One of the most difficult languages to learn is Japanese. Unlike English which has only twenty-six (26) letters, Japanese has three different sets of characters. Hiragana, Katakana and the dreaded Kanji.
Hiragana is the basic of all the Japanese writing systems one must master to learn the language, consists of forty-six (46) characters originally based on Kanji. These characters represent every sound of the Japanese language, are syllabic with the basic vowels a, i, u, e, o except for the character that stands for ‘n’.
Some of the characters look similar, especially to the foreign eye, with just a difference of a line or a curve (i.e. the characters さ-sa and き-ki, は-ha and ほ-ho, ぬ-nu and め-me). And if you miss to write two small strokes or a small circle, the sound will change completely (i.e. は-ha, ぱ-pa and ば-ba). Also be careful with は, read both as ha and wa.
Once mastered, a learner can basically speak, read (provided there is Furigana) and write all Japanese words by using Hiragana. It is called Furigana if used to represent the sound of a kanji character. Take note, however, that “Hiragana Only” in writing is normally only used when a word has no kanji equivalent.
The same with Hiragana, Katakana also has 46 characters representing the same set of syllabic sounds. They differ in shape with Katakana and are more angular and straight while Hiragana is more cursive.
Foreigners must learn Katakana because this is the characters used to write their names in Japanese.
Basically, Katakana is used for foreign and borrowed words. Few examples are as follows:
レストラン – resutoran- restaurant
サラリーマン-sarariman- salary man (office worker)
マックドナルド- makudonarudo- Mc Donald
However, even some Japanese words which are not foreign or borrowed, are purposely written in Katakana to stand out and catch the attention of readers or viewers. This mostly can be seen in TV programs and cartoons.
With Japan slowly moving towards globalization, many words which originally have Japanese equivalent are being ‘katakanized’ so that the old generation of Japanese sometimes cannot even comprehend it.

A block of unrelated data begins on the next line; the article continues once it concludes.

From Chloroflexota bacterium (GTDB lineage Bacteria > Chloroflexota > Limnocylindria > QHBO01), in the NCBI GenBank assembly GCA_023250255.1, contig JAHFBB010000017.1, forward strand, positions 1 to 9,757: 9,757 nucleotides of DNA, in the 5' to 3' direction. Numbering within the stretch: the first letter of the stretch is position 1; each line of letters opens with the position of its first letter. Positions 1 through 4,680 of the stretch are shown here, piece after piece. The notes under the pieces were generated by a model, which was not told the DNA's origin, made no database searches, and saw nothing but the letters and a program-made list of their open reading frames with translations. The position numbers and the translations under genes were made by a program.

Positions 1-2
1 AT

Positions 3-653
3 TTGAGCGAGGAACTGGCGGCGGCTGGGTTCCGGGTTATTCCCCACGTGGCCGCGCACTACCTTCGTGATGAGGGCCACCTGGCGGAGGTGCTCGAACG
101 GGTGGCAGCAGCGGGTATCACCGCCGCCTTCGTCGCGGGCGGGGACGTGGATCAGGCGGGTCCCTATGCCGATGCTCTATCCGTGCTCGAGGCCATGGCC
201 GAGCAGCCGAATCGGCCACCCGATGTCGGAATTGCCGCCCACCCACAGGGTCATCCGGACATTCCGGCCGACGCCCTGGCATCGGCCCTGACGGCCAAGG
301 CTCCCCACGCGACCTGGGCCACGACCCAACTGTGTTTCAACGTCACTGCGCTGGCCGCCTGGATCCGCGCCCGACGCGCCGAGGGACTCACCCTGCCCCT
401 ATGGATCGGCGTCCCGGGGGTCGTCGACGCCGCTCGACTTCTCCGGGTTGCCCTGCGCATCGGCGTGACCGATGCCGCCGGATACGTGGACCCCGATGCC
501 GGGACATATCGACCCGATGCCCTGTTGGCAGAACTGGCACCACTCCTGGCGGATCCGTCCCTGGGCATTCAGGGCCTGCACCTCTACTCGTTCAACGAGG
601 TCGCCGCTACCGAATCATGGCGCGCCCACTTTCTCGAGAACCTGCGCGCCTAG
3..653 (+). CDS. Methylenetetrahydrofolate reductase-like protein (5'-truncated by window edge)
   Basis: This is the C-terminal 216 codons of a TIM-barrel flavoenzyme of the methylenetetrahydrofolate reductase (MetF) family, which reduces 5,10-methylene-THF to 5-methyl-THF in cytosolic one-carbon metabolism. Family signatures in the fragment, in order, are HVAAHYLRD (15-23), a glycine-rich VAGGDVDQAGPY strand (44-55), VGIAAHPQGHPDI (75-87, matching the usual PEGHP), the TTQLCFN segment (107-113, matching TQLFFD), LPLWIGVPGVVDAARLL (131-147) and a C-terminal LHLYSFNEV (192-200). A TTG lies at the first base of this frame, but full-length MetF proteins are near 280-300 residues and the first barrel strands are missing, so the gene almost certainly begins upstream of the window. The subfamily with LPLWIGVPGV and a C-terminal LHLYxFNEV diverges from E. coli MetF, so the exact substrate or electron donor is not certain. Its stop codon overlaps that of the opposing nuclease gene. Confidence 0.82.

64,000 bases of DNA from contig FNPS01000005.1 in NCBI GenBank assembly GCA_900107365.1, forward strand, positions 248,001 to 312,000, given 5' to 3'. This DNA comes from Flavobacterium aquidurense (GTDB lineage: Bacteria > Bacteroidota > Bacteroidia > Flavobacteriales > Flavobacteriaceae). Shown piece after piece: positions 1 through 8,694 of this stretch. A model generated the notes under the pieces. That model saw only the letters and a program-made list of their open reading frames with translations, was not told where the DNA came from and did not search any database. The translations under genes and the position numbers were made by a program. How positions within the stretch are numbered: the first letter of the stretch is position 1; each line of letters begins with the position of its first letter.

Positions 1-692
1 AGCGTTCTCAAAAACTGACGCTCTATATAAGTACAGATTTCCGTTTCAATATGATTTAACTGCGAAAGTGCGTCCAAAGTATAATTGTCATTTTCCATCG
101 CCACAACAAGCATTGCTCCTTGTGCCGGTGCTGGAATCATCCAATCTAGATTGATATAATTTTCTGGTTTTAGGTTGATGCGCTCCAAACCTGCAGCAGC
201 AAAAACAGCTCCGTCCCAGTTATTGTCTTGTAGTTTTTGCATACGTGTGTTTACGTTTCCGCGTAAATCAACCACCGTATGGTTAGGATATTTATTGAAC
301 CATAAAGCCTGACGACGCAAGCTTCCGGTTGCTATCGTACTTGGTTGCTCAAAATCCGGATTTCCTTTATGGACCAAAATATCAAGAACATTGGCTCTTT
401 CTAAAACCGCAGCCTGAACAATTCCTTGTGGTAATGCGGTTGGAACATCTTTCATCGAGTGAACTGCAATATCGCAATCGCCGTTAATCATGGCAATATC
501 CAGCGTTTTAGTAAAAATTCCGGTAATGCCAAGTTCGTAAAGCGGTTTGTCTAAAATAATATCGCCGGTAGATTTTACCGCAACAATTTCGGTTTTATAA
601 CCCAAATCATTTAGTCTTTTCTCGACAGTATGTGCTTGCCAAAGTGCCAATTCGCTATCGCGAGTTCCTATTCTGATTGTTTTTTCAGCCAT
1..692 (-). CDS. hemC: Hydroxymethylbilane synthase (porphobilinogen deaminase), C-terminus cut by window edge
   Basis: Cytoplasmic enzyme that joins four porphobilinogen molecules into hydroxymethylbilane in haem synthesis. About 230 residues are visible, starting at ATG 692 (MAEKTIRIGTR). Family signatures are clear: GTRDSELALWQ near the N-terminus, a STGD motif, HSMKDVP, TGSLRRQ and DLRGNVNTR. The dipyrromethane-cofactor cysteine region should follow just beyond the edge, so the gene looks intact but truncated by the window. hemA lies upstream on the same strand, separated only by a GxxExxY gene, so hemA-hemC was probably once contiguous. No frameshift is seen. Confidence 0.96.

The most complicated and most challenging part of learning the Japanese language is learning Kanji. Originally from China, there are thousands of Kanji, too many that no one can tell how many Kanji are there in all (Normally around 3000 are used in daily life). Unlike Hiragana and Katakana, Kanji represents the meaning rather than sound. Take for example 木(ki) which means tree and 車(kuruma) which means car. What makes it more complicated is that it has two(sometimes more) kinds of reading, the Chinese reading ‘onyomi’ and Japanese reading ‘kunyomi’. To add to the difficulty, a single kanji can have more than two readings. Three, four, five or sometimes even six or worse, more than that. Not only the reading but also the meaning is multiple. Let’s take a look at the kanji 生. It means life, birth, raw, pure. It is read as sei, shou, nama, umareru, ikeru, ikasu… (but there is normally hiragana added to kanji if used as a verb, giving you a hint how to read it).
Kanji is synonymous to hard work in studies. Why? Because every Japanese starts to become a hardworker by learning Kanji at a young age. From first grade elementary up to high school, Japanese students write many pages of Kanji as their homework almost everyday.
Learning a foreign language is never easy. It is always very challenging. It takes a lot of motivation, effort and time to master Its complexity. Only the courageous and humble can survive. Courageous enough to face the difficulty of learning and humble enough to accept the fact that very few, if not almost no one (even natives), can achieve perfection.
It might be difficult at the start, and still might be difficult in the end, but once you tried learning Japanese and are eventually able to use the language at the best of your ability, hail to you! The sweet success and pride of learning one of the most difficult languages is yours to partake. Amen!